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KarenName: Karen
Course: BA (Hons) Social Studies

My Journey as a Full-time Social Studies Student: from Gateway to Degree and beyond.

I had always thought about returning to education, but it was one of those things that I kept putting off. It never seemed the right time, and often life was just so hectic, that it just got put on the back burner. I always felt that I had more in me, despite failing my A-levels many moons ago. Then in the Spring of 2016 an advert for the Gateway course popped up on my Facebook feed. I had never heard of Gateway before, but when I read into it, I got very excited. Finally, I had hope that I could return to education. The Interview and admissions process were straight forward, and I was signed up.

Gateway was delivered in an excellent way and within no time I was back in the learning mode, although writing my 1st essay was a little daunting after 22 years. I was determined to do well in both the written and presentation assessments, so that I could be accepted onto the full-time Social Studies degree course. The Gateway course taught me study skills, how to work with others, essay writing skills and academic reading skills. Although, a compact course, it was amazing how much was packed into so little time. I got to know the others on the gateway course really well; and by the end felt very confident about my ability to study at degree level.

In September 2016 I embarked on my degree course, full of enthusiasm, all be it a little nervous. I chose a mixture of modules, as I was not sure what I wanted to have as my major at that time. Finding my way around the university was a challenge, as was trying to find books in the library. I worked hard and was pleased to average a 2:1 at the end of my 1st year. The exams I took were terrifying, as I hate exams, but I did better than I thought I would do. Unfortunately, on starting back for my 2nd year in the Autumn term of 2017, I got the wobbles and totally lost my confidence. So, I withdrew from university. I think it was a combination of choosing the wrong modules for year two, and the stress of struggling to park on arrival at campus each day.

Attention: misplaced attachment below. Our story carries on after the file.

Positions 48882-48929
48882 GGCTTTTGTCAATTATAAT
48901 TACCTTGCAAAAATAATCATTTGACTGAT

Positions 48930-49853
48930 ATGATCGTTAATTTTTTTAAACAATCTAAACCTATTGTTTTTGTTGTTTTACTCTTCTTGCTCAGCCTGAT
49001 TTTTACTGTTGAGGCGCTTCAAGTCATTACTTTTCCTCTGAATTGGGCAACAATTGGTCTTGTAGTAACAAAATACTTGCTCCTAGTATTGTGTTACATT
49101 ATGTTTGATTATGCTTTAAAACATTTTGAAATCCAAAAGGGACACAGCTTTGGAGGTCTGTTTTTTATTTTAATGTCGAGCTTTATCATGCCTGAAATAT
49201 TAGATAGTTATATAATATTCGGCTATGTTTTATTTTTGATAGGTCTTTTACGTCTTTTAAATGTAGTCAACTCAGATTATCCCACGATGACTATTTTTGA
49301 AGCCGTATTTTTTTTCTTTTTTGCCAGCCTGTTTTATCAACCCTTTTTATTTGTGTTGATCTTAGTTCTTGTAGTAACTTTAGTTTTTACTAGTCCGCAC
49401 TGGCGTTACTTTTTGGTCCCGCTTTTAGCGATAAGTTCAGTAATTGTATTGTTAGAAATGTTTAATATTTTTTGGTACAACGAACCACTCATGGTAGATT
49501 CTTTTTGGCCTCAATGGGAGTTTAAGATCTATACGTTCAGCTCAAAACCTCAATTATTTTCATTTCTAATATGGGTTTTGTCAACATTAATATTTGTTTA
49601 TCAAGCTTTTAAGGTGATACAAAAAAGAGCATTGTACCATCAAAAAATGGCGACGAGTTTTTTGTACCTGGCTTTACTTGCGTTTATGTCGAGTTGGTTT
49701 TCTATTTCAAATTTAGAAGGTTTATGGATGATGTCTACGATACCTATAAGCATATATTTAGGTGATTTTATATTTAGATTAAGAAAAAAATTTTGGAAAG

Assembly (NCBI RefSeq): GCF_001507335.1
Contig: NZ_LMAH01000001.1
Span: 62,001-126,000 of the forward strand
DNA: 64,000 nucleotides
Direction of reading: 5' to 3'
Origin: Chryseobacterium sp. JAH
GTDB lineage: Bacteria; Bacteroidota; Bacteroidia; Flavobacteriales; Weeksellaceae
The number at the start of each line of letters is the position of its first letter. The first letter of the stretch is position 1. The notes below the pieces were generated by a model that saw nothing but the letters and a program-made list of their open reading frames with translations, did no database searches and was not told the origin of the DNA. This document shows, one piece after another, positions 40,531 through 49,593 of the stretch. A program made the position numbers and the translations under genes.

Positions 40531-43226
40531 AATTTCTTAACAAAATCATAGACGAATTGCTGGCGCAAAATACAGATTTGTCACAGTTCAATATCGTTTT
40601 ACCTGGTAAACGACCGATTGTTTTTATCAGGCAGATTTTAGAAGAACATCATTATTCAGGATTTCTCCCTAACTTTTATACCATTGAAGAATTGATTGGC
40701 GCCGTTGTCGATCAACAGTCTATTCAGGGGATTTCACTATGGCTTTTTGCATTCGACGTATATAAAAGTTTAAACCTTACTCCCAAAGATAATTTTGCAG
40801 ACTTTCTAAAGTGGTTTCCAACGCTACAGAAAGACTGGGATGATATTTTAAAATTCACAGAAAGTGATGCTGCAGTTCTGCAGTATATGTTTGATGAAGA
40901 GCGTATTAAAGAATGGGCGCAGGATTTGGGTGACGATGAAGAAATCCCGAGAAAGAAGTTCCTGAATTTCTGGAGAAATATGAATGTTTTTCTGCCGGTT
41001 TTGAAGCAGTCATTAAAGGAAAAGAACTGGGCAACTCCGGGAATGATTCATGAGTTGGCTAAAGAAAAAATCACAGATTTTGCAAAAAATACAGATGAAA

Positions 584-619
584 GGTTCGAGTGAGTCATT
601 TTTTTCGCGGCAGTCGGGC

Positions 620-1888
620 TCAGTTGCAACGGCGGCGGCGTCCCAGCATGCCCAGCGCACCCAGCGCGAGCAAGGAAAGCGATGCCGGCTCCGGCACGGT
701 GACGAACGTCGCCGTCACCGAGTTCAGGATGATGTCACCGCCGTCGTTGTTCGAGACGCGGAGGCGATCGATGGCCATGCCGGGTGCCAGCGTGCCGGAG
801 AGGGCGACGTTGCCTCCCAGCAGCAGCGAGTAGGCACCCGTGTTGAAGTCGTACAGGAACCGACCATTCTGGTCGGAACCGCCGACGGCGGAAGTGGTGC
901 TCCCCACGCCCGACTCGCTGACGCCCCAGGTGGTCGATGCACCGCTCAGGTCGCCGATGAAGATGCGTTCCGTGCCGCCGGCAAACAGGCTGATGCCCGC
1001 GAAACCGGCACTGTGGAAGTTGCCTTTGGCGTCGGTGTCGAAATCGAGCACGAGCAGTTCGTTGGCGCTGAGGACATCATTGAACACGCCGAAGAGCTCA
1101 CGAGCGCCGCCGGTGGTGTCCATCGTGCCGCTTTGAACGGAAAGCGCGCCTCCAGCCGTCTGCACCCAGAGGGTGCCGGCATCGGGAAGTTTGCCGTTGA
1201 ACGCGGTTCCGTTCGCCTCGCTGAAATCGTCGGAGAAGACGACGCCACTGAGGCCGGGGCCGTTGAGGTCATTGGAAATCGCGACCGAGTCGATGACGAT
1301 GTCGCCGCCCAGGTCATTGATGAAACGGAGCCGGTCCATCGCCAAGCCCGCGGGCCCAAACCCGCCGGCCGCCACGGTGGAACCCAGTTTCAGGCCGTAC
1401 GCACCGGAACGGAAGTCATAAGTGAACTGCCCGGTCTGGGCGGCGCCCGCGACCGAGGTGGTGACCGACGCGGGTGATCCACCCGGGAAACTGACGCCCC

Some time later (18 months to be precise), I decided that I missed University and that I really wanted to finish off my degree. After all, the year I had completed; would be all for nothing if I did not return and do the final two years. Apprehensively I approached CLL to request that I go back, not knowing if it was possible at all. Thankfully, I was accepted back and was able to choose modules for my second year. I decided to have sociology as my major and choose eight 15 Cat modules. I made the decision to do things differently on returning to Warwick, to make my experience less stressful and so that I could throw myself fully into my studies. This included paying for wrap around care for my daughter at the school kids club (so that I wasn’t limited to what modules I could choose) and being dropped off at university by my husband (and getting the bus home), so that parking would not be an issue (as it had been before).

I am now coming to the end of my 2nd year and I cannot believe how fast an academic year goes. I have enjoyed my studies immensely and have seen my writing skills improve so much. Despite two lots of strikes and this current Covid-19 crisis, I have surprised myself with a couple of firsts in my assignments. I am currently awaiting the results of my other Spring term assignments and am hopeful of getting good grades for them. During lockdown I have connected with several CLL students which has been good. It is nice to have intelligent conversations sometimes. I have provisionally chosen my modules for my final year and have a topic for my dissertation too.

I am apprehensive as to how my final year will pan out, with all that is going on and so much uncertainty around this virus and what that will mean for how I study. I am determined and know that whatever happens, that I will do my best. I look forward to connecting with other students more, however that may be, whether in person or through video calls. The support that other students give is invaluable and makes studying as a mature student that much easier. Once I have completed my degree, I hope to go on to do a masters (possibly in Criminology) and after that who knows. Part of me would love to go all the way and do a PhD, and should I make it I will feel very proud of such an achievement. Growing up in a dysfunctional family, I was made to feel that I would never achieve very much. So now is my time to prove all the doubters wrong. I started my degree at the age of 44 and I will be 49 when I graduate; proving it is never too late to go back into education. Sure, it is challenging and yes it can be stressful at times; but it is also extremely rewarding. I highly recommend Warwick to those reading this. The lecturers are excellent and there is so much support. Take the plunge, you will not regret it!